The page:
Pérez Prado's own composition Claudia launches the album, and while the writer and bandleader is known for his many tracks about women, this one is as good as any and not necessarily all too flattering for female beings with that name. Launching with a prowl-insinuating six-note melody on the bass guitar and much greater iridescently bright organ stabs and counterattacking brass bursts, the "Claudia!" chants of the – naturally all-male – band are tremendously outdated and de trop in 1975, but the ensuing coalescence of the cheerful instruments makes it a good-enough Latin-coated entry in Prado's discography. The following Virgen De La Macarena, originally composed by Ortiz Calero and Bernardo Bautista Monterde, is much more successful, for it comprises of a cool three-note bass guitar accentuation, Mexican desperado-like sunset horn melodies and a sleazy Funk guitar whose sun-dried trait injects scents of Jamaican Reggae into the scenery. The lead trumpet is especially convivial, its state ranges from piercing over muted to vivid oscillations, and the ubiquitous "ugh!" chants delicately boost the feeling of freedom in this red-tinted ditty.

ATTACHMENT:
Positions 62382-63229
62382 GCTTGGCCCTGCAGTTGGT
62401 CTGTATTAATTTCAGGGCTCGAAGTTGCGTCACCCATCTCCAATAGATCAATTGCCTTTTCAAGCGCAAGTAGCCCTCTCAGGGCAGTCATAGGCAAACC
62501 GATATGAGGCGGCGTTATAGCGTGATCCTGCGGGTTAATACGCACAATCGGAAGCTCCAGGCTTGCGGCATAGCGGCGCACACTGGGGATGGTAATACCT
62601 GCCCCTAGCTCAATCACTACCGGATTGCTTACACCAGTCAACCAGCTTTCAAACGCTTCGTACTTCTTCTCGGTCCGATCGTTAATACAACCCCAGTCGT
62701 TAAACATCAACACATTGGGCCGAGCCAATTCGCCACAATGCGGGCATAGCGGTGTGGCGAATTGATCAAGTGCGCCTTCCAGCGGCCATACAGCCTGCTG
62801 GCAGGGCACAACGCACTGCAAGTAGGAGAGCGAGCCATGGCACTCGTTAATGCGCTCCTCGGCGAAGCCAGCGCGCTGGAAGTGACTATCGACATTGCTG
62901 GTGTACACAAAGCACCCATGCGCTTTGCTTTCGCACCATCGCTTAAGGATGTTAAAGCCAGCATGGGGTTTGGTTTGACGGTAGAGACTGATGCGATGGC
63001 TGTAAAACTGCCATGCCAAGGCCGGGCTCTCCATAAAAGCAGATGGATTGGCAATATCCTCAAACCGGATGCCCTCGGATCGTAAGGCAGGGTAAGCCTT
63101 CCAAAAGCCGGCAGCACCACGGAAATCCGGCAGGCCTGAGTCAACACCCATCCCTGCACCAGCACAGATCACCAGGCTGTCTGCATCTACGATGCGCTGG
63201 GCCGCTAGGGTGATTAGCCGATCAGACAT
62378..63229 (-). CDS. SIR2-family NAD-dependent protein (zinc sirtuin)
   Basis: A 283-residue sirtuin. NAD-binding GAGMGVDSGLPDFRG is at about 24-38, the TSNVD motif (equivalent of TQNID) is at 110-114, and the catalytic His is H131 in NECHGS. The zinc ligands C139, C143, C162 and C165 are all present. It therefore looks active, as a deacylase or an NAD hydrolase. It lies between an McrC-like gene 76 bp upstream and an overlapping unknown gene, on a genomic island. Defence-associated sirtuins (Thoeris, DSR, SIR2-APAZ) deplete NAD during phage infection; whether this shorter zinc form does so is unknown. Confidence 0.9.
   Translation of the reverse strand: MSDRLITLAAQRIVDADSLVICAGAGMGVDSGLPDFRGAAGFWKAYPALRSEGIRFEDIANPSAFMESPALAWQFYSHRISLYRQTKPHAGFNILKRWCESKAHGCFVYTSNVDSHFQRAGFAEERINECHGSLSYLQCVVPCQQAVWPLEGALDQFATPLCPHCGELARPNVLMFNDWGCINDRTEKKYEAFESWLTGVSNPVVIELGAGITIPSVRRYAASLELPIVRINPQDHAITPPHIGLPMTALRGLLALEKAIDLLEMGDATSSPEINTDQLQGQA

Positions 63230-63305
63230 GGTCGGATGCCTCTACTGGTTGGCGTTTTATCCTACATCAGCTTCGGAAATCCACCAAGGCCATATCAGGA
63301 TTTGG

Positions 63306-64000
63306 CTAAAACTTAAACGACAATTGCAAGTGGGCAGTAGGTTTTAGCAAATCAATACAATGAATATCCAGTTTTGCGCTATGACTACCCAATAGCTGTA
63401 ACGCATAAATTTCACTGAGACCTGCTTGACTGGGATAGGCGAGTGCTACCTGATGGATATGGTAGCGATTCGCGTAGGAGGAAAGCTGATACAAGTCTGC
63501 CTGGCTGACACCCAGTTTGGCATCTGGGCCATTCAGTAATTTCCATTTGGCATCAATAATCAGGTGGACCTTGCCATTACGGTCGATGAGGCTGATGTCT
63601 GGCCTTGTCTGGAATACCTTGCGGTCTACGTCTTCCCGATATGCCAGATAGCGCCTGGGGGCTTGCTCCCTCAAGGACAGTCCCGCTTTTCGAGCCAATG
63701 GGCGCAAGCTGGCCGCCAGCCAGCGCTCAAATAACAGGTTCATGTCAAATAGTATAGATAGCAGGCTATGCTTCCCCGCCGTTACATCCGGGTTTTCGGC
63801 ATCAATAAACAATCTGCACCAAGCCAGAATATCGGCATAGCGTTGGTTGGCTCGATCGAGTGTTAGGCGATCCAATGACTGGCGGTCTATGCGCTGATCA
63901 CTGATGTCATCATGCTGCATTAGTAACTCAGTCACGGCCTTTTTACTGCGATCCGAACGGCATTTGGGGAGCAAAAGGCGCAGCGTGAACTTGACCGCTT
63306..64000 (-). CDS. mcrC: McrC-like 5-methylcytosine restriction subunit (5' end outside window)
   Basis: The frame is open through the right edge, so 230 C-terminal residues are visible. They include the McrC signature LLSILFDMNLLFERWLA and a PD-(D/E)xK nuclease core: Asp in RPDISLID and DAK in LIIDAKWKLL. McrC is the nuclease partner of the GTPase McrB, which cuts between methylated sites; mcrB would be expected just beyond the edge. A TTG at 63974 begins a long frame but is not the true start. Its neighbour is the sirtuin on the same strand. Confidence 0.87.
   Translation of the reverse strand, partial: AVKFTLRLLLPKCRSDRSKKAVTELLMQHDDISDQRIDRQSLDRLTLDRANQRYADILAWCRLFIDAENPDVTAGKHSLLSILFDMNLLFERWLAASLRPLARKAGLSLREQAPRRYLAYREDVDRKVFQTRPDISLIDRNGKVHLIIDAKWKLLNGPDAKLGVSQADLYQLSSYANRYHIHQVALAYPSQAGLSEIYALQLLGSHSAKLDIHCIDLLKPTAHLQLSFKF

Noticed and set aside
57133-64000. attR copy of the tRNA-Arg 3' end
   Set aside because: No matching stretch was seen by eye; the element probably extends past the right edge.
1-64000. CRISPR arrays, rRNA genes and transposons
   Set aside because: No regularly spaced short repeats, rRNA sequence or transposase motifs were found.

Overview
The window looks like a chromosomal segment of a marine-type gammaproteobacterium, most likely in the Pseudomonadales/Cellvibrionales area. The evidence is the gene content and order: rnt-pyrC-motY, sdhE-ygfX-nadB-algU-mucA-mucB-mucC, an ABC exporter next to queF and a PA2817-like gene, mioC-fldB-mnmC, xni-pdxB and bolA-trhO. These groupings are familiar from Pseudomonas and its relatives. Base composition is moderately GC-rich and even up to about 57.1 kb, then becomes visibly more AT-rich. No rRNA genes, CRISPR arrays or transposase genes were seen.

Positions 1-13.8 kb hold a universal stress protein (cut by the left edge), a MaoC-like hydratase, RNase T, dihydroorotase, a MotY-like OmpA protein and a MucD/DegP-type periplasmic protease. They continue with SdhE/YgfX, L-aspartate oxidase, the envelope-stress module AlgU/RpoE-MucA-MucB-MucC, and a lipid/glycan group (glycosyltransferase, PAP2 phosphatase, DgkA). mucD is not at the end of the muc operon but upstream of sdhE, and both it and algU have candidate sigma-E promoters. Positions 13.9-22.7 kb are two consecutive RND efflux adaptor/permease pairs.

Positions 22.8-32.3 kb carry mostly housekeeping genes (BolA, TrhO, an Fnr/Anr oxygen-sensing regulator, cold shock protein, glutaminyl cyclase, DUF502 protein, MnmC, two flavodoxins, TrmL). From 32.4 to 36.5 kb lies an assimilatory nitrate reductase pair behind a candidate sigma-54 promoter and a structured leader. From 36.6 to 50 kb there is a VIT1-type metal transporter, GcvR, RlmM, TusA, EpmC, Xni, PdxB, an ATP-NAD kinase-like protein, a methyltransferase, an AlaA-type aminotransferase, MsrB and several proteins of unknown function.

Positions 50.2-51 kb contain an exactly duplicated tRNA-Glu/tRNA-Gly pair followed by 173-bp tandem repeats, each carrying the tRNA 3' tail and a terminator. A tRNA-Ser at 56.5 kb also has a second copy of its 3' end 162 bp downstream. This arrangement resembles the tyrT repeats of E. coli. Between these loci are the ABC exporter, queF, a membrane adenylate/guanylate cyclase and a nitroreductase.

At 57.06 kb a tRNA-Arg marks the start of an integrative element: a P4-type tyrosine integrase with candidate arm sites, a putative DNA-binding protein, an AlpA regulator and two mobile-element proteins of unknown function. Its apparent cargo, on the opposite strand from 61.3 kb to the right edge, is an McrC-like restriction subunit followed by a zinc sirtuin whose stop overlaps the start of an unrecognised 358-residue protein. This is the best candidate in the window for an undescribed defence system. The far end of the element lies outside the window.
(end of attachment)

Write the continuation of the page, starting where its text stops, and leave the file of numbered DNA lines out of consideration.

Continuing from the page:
While Prado's own Mamma A Go Go stacks syrupy Hammond B3 bachelor pad chords onto the effervescent choir of three people and widens the mercurial presentation with amicable trumpet sections in adjacency to the obvious bass guitar setting, the appendix A Go Go gleams and glows thanks to its sizzling-hot brass eruptions, their sunnier counterparts as well as the overall uplifting aura of this composition. The classic drums never break out of the given pace and strictly gyrate around the bass guitar, Prado does not allow a drum solo yet. The following Estoy Acabando by Homero Jimenez is built on a three-note organ motif, cheerful lyrics by the backing choir as well as a much more interesting show tune-evoking supercharged euphony of the brass instruments. One of my favorites, as it is genuinely catchy.